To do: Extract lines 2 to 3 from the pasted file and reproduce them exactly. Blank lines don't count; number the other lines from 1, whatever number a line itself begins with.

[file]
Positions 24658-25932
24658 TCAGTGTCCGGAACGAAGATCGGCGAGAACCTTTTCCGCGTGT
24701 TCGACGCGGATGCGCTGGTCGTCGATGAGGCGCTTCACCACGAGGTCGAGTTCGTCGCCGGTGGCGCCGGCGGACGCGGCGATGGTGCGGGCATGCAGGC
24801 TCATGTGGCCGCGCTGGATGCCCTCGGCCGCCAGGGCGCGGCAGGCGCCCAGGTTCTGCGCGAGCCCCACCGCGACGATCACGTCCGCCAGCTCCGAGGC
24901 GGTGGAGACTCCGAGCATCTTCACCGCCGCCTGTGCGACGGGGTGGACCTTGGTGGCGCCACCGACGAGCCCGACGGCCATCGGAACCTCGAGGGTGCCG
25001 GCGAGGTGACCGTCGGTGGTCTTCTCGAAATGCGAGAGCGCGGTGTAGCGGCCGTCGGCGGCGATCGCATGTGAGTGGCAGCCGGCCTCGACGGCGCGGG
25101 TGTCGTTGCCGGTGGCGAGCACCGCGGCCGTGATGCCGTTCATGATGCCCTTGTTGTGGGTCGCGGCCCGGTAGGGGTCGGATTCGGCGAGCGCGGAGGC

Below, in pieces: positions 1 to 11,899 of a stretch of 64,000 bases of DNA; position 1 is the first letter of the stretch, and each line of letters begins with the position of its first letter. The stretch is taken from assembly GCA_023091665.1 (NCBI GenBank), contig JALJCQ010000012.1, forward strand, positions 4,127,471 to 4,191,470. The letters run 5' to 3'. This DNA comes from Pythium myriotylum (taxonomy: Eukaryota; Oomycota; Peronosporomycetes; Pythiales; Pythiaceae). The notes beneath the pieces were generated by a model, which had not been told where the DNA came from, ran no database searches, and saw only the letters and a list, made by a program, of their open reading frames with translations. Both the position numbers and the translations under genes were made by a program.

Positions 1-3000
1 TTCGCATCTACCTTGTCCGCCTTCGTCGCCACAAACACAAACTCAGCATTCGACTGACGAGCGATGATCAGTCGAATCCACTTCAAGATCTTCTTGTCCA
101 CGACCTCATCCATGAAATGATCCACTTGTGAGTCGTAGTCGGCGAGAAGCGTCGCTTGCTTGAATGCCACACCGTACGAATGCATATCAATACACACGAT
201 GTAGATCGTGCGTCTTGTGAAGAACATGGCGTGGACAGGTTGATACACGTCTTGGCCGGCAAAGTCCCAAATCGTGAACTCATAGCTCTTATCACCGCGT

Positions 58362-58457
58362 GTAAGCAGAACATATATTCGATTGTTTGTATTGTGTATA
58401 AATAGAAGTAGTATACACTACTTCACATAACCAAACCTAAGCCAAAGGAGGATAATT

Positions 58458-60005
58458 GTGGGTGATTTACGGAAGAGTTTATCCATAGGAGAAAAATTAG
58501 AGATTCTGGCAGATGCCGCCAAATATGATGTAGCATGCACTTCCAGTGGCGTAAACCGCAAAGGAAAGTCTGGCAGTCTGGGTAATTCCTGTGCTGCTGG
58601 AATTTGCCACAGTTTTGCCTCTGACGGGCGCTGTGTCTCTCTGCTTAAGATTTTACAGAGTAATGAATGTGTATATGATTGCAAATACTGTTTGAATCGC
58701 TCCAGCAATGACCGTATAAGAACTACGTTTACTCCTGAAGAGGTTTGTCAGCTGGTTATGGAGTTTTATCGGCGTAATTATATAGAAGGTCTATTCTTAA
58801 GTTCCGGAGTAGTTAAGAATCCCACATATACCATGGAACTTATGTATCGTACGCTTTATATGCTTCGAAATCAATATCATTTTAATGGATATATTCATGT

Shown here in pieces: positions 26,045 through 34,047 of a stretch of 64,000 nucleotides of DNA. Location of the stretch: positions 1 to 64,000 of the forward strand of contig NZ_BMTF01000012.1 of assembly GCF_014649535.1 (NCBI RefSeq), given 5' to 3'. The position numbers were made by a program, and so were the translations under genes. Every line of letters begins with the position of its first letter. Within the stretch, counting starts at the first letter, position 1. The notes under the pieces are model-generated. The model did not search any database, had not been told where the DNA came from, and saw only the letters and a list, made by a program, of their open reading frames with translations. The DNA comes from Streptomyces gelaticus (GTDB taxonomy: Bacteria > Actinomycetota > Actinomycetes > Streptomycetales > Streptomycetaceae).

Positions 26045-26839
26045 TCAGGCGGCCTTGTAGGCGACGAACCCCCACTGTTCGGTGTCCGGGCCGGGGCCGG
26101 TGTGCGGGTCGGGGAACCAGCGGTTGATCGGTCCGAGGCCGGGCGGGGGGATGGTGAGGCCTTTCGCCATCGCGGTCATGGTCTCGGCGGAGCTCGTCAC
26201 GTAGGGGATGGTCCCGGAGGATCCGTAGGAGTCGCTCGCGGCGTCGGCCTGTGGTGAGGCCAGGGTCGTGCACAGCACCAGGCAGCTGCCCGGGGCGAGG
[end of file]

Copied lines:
24658 TCAGTGTCCGGAACGAAGATCGGCGAGAACCTTTTCCGCGTGT
24701 TCGACGCGGATGCGCTGGTCGTCGATGAGGCGCTTCACCACGAGGTCGAGTTCGTCGCCGGTGGCGCCGGCGGACGCGGCGATGGTGCGGGCATGCAGGC